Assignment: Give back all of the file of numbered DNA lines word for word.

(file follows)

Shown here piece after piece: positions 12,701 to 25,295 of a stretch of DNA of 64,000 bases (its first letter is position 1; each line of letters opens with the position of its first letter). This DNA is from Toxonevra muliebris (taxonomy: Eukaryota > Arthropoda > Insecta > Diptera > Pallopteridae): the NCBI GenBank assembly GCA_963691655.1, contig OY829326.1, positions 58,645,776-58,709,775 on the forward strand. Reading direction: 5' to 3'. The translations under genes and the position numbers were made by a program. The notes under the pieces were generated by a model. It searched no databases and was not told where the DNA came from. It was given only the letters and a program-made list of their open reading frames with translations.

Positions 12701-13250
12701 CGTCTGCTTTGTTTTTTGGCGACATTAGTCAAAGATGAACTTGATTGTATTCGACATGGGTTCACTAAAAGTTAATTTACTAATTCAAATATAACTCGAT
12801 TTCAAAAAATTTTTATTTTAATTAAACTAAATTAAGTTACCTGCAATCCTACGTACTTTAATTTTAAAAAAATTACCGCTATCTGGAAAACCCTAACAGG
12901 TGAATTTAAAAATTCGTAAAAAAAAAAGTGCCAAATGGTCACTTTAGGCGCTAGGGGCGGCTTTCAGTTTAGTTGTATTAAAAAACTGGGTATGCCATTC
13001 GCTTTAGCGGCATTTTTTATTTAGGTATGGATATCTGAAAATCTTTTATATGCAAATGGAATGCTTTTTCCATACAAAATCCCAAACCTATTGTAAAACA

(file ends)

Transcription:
Shown here piece after piece: positions 12,701 to 25,295 of a stretch of DNA of 64,000 bases (its first letter is position 1; each line of letters opens with the position of its first letter). This DNA is from Toxonevra muliebris (taxonomy: Eukaryota > Arthropoda > Insecta > Diptera > Pallopteridae): the NCBI GenBank assembly GCA_963691655.1, contig OY829326.1, positions 58,645,776-58,709,775 on the forward strand. Reading direction: 5' to 3'. The translations under genes and the position numbers were made by a program. The notes under the pieces were generated by a model. It searched no databases and was not told where the DNA came from. It was given only the letters and a program-made list of their open reading frames with translations.

Positions 12701-13250
12701 CGTCTGCTTTGTTTTTTGGCGACATTAGTCAAAGATGAACTTGATTGTATTCGACATGGGTTCACTAAAAGTTAATTTACTAATTCAAATATAACTCGAT
12801 TTCAAAAAATTTTTATTTTAATTAAACTAAATTAAGTTACCTGCAATCCTACGTACTTTAATTTTAAAAAAATTACCGCTATCTGGAAAACCCTAACAGG
12901 TGAATTTAAAAATTCGTAAAAAAAAAAGTGCCAAATGGTCACTTTAGGCGCTAGGGGCGGCTTTCAGTTTAGTTGTATTAAAAAACTGGGTATGCCATTC
13001 GCTTTAGCGGCATTTTTTATTTAGGTATGGATATCTGAAAATCTTTTATATGCAAATGGAATGCTTTTTCCATACAAAATCCCAAACCTATTGTAAAACA